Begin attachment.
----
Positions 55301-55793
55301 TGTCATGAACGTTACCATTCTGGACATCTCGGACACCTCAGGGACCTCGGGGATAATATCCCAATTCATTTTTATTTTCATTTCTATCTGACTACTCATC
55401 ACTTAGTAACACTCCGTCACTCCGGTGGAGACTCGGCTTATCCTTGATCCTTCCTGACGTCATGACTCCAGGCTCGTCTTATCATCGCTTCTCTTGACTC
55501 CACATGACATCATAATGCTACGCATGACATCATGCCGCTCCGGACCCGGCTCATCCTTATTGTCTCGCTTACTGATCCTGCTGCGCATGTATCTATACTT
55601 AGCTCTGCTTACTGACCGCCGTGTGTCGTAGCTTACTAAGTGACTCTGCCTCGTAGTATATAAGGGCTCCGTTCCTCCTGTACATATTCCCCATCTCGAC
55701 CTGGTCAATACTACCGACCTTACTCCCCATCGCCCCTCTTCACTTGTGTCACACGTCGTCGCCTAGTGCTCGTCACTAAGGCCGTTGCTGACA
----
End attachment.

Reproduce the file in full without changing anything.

Positions 55301-55793
55301 TGTCATGAACGTTACCATTCTGGACATCTCGGACACCTCAGGGACCTCGGGGATAATATCCCAATTCATTTTTATTTTCATTTCTATCTGACTACTCATC
55401 ACTTAGTAACACTCCGTCACTCCGGTGGAGACTCGGCTTATCCTTGATCCTTCCTGACGTCATGACTCCAGGCTCGTCTTATCATCGCTTCTCTTGACTC
55501 CACATGACATCATAATGCTACGCATGACATCATGCCGCTCCGGACCCGGCTCATCCTTATTGTCTCGCTTACTGATCCTGCTGCGCATGTATCTATACTT
55601 AGCTCTGCTTACTGACCGCCGTGTGTCGTAGCTTACTAAGTGACTCTGCCTCGTAGTATATAAGGGCTCCGTTCCTCCTGTACATATTCCCCATCTCGAC
55701 CTGGTCAATACTACCGACCTTACTCCCCATCGCCCCTCTTCACTTGTGTCACACGTCGTCGCCTAGTGCTCGTCACTAAGGCCGTTGCTGACA